Noon: You see the desks of all the other girls in your office sprout with fresh flowers like it’s the first sign of spring. You watch them finger the delicate pedals of their roses. You contemplate touching the thorns. You listen to them say, “Here, Jen, take a few roses. I have a DOZEN more!”

“Well you know what? You don’t say. “I don’t need your roses because I have a dozen donuts in the kitchen and I bought them for myself!”

4 p.m.: You hear the intimate details from the guy who sits across from you about how he has a reservation for two at some overpriced restaurant in the city where Jay-Z and Beyoncé went last Valentine’s Day. You help him use Google Translate so that he can understand the menu and impress his date with what to order.

6 p.m.: You take a crowded subway cart back home and your standing alongside a group of guys in their khaki work pants, clutching bouquets of beautiful flowers. A few of them are holding shopping bags from Victoria’s Secret or Godiva Chocolate or Bath and Body Works. You wink at one of them because you want to declare how proud you are of him for making this day special for his girlfriend. He thinks you’re creepy and walks to another subway car. You wink at another guy. He asks you if you have something stuck in your eye.

8 p.m.: You flirt with the delivery guy who rings your doorbell to drop off a stuffed-crust, medium-sized pizza. “Are you hungry?” You ask. “Do you want to come in for a slice?” He asks you to hurry up and sign the receipt. “It’s Valentine’s Day,” he reminds you. “I want to get done with work so I can celebrate with my girlfriend.”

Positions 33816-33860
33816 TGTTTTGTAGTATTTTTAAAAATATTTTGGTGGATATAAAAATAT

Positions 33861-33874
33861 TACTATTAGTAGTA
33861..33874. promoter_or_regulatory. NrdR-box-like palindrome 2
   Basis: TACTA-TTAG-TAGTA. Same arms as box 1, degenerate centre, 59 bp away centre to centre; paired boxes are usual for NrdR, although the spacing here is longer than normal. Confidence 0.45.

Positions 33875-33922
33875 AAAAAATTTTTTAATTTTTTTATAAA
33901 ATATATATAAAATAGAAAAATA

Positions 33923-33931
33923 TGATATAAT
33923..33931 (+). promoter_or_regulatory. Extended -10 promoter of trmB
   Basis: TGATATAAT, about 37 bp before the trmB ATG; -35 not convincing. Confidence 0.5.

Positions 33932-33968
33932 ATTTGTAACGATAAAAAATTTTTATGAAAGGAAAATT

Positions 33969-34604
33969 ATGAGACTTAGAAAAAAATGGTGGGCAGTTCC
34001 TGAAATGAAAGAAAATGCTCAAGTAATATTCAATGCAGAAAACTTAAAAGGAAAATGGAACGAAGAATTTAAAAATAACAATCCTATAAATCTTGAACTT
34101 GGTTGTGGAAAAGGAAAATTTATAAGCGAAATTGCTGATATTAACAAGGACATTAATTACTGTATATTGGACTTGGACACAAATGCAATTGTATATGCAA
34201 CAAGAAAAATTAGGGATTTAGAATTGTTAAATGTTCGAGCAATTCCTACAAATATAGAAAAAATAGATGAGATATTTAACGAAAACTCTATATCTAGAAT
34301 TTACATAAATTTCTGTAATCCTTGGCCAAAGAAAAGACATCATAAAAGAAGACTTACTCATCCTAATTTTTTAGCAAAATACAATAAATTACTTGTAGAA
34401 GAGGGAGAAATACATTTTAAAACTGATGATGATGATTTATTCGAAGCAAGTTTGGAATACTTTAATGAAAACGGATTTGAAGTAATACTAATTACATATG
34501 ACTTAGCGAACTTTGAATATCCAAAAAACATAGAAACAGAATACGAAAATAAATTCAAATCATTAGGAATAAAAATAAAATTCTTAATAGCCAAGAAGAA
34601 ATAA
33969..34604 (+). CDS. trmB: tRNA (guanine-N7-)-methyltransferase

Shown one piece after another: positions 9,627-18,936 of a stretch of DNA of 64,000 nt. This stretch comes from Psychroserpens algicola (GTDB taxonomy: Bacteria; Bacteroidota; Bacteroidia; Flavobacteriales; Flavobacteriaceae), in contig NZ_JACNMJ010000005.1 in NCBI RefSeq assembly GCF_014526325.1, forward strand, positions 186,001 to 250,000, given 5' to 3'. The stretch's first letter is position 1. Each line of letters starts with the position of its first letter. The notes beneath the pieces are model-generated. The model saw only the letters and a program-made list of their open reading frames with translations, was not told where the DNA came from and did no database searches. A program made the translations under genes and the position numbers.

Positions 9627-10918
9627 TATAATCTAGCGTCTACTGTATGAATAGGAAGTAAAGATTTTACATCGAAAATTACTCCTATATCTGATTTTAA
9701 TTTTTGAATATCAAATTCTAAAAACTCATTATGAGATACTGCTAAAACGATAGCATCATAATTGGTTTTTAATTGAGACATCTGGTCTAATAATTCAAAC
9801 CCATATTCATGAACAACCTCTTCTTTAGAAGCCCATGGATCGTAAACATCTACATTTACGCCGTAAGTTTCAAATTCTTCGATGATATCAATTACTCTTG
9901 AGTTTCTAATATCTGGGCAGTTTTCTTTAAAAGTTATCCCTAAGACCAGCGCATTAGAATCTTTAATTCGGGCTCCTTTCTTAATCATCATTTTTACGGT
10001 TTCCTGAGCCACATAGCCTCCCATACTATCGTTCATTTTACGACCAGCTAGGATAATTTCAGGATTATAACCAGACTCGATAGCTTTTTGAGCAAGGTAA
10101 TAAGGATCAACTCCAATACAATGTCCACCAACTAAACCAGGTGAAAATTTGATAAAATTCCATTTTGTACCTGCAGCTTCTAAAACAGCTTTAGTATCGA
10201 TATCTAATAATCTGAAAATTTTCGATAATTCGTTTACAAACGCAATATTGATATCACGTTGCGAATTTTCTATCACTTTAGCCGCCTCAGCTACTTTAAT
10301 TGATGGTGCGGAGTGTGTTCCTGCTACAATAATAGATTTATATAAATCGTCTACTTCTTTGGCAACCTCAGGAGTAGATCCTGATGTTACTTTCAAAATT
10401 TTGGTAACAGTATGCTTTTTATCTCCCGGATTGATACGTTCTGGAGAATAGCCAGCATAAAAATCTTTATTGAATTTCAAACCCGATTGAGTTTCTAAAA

8:15 p.m.: You’re still hungry. You decide to order more food. Never mind. You decide to skip to dessert. You order a dozen cookies. You text a friend to see if they want to come over and eat half. They say they can’t. They found someone for the night on Tinder. You text another friend. They say they can’t. They are out taking shots with a bunch of frat guys at a local bar.

9 p.m.: You’re in a sugar coma. You delete Instagram off your phone because you’ve seen too many couple-kissing selfies. Too many pictures of flowers. Too many hashtags that say #myboyfriendisthebest #hefinallyputaringonit #ilovevalentinesday

9:45 p.m.: You start blasting music. You change the lyrics from “No woman, No Cry” to “No boyfriend, No Cry.” You sing “Timber!” at the top of your lungs. Whitney Houston’s “I Will Always Love You” comes on your Spotify playlist. You slow dance with stuffed animal moose.

10:30 p.m.: You decide to call it a night. You snuggle up into your bed. Your phone rings. It’s your best friend from college. She just got engaged. “He put the ring in a soufflé!” She says. You ask her how the ring tasted. You close your eyes.

10:45 p.m.: You remember tomorrow is a new day. Chocolate goes on sale. People’s roses will start to whither. All your friends will still be engaged and you’ll still be single. But you won’t care. It won’t matter.

Until next Valentine’s Day.


Don’t spend Valentine’s Day alone. Spend it with a medium sized cheese pizza + a personalized cup of yogurt waiting for you in the freezer.Better yet, spend it laughing. Spend it reading (or rereading) ALL MY FRIENDS ARE ENGAGED.

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I’m Jen Glantz. I’ve been a published writer for over 13 years, spilling my words into magazines (ranging from style to scuba diving), newspapers, websites and even this one time, a speech, for someone who didn’t speak a word of English. What drives my words, my site, my writing, is the power of relating to people. I find that many people, especially young girls, feel so alone and quite often they feel embarrassed. I want to shatter those feelings! I want them to read what I write and understand that it’s okay to be a little outside of the box, but most importantly, that it is okay to just be who they are.